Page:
i normally do my stiles and rails with the ogee profile but I'd like to do mission style as well. What id like to do is set two shapers up with both profiles but have positive stops so that I could quickly and easily go back and forth between the two profiles without changing cutters every time. I don't see any problem with stacking the cutters but how would one create positive stops? I'd like to eliminate the trial and error of getting them lined up perfectly to each other every time. Thanks
Mike stack your cutters set the height of the bottom set it to the table , make a secondary table for the top one, look at Weaver's website you'll get a better idea of what I'm talking about that's how they do it on their single shaper system
Digital Readout. This is an incredibly accurate and handy tool that will make any shop more productive. It will sound expensive until you realize it will pay for itself in about a month in saved time. I have about 7 of these on everything I can, and after many years, set up times have dropped remarkably, and accuracy increased.
I like the Accurate Tech products (and support), but there are others that cost less. The ones I use read down to .0005 - everything anyone working wood could ever need.
Take some time to install it so you get the best readings, and you will never look back. The photo shows the two on a single end tenoner that was notorious for taking 15 minutes to set - if you were lucky. It now takes less than 3 minutes, and requires no time to fine tune.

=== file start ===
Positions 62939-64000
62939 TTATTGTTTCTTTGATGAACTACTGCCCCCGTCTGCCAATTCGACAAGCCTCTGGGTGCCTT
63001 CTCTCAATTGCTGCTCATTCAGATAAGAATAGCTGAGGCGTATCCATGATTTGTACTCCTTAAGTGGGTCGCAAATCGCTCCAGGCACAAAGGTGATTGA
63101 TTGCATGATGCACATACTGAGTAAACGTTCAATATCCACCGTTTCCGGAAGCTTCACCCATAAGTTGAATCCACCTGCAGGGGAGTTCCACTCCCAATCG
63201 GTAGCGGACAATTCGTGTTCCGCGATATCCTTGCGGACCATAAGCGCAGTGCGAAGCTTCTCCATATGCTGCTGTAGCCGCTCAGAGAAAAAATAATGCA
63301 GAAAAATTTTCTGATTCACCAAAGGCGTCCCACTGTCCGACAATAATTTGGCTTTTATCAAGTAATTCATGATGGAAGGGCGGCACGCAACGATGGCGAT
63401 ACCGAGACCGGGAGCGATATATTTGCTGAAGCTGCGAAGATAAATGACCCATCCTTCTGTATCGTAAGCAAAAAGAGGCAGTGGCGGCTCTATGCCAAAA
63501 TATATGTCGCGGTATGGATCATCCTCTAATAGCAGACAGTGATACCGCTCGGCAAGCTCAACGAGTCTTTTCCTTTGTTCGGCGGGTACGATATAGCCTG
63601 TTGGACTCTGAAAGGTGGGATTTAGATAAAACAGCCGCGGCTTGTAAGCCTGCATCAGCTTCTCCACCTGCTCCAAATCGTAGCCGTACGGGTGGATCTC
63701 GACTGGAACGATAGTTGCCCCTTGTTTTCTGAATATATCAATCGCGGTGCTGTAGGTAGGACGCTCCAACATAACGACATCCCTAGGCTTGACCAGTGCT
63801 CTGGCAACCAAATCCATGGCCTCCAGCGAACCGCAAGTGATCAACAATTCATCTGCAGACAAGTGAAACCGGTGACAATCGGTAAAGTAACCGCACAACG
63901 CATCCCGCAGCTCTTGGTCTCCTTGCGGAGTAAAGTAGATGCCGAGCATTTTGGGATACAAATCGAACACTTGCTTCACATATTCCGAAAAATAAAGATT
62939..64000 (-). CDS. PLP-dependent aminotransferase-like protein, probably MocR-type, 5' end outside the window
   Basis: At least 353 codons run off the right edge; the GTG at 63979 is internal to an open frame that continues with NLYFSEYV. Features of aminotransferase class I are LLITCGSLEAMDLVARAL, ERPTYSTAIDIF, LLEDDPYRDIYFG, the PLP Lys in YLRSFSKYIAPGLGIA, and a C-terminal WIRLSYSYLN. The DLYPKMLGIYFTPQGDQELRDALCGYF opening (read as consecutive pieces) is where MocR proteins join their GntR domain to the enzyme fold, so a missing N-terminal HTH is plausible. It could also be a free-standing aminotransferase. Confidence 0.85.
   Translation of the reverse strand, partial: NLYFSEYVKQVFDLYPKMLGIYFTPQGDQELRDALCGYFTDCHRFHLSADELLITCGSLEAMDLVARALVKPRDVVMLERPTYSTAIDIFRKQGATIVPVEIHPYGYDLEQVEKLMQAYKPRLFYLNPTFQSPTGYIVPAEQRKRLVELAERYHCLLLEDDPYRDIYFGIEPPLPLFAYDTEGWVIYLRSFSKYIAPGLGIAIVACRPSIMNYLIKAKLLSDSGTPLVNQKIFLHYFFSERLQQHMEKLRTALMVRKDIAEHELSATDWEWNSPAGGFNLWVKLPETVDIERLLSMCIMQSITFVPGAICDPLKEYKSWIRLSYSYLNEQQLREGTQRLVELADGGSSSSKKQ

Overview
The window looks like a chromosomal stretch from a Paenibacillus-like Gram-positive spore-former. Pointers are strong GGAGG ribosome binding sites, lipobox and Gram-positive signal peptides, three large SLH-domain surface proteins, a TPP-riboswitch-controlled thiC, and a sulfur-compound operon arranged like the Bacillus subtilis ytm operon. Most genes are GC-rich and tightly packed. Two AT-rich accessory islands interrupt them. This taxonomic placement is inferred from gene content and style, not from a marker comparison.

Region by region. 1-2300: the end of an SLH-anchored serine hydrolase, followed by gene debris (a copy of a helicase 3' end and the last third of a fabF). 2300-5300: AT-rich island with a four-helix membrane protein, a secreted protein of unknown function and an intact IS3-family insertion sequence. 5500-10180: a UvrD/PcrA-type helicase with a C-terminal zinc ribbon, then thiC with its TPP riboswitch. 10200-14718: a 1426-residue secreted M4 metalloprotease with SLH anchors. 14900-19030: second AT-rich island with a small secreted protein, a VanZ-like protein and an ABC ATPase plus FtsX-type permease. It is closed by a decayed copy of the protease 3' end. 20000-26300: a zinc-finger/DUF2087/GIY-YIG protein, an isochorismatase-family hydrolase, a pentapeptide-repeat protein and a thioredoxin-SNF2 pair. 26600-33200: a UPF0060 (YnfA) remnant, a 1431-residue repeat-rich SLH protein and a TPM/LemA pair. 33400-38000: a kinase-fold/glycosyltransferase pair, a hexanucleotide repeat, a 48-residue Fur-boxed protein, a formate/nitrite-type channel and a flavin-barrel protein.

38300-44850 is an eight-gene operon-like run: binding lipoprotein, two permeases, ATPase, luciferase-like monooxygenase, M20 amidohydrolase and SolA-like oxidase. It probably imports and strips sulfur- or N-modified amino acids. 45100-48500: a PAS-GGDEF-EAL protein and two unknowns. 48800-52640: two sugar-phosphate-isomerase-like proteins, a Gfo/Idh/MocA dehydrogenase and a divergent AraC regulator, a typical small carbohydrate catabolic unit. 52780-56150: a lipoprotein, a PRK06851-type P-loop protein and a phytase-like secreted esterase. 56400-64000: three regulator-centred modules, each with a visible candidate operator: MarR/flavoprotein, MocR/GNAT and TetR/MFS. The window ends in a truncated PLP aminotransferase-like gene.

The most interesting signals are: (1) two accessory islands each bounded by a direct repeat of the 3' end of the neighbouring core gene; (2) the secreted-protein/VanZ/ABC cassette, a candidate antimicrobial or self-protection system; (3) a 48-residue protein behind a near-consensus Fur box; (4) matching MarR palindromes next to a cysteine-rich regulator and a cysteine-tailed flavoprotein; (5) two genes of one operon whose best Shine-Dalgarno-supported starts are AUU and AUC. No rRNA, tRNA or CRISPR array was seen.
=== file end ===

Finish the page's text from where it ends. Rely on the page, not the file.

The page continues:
John, if I used an auxiliary table wouldn't that require have to lift the feeder up as well?
David, the digital readout is the way to go. I have digital readout on my powermatic shaper, but I didn't know that you could get the device to put on a share that you already had, I'll look further into this. Thanks
I also run three sticking profiles, three panel raises w or w/o backcutter, and spiral flush hogger.
I keep them setup to remove and replace as a set, and NEVER adjust the spindle height on any of my shapers.
Bushings and/or shims are cheap and foolproof.
12/30 #11: Double stacking cutters on a shaper ...
To each their own, but cranking a spindle up or down an inch to a preset known dimension is a whole lot easier than changing cutters. The change can even be made while the machine is running.
The point is that the DRO makes it fast and foolproof, more so than anything else but a row of shapers with adjustment handles removed. The chance of inaccuracy is eliminated, saving more than just time. The first piece run can be needed stock instead of a scrap to see if it is right or not.
The use of this type of equipment also opens doors to other places in the shop where the speed and accuracy pay off over time. If you think of payback in 5 years time and the DRO saves 1 minute per day, it pays for itself in about a year. It is almost more about a way of thinking than it is about a simple "what to do."
12/30 #12: Double stacking cutters on a shaper ...
Having one digital readout shaper, I know that it doesn't get any easier than cranking the wheel to the right readout and being done. I think it would be worth the investment to me.
I'm not sure how the digital box works though? What does it mount? How does it sense the movement...
12/30 #13: Double stacking cutters on a shaper ...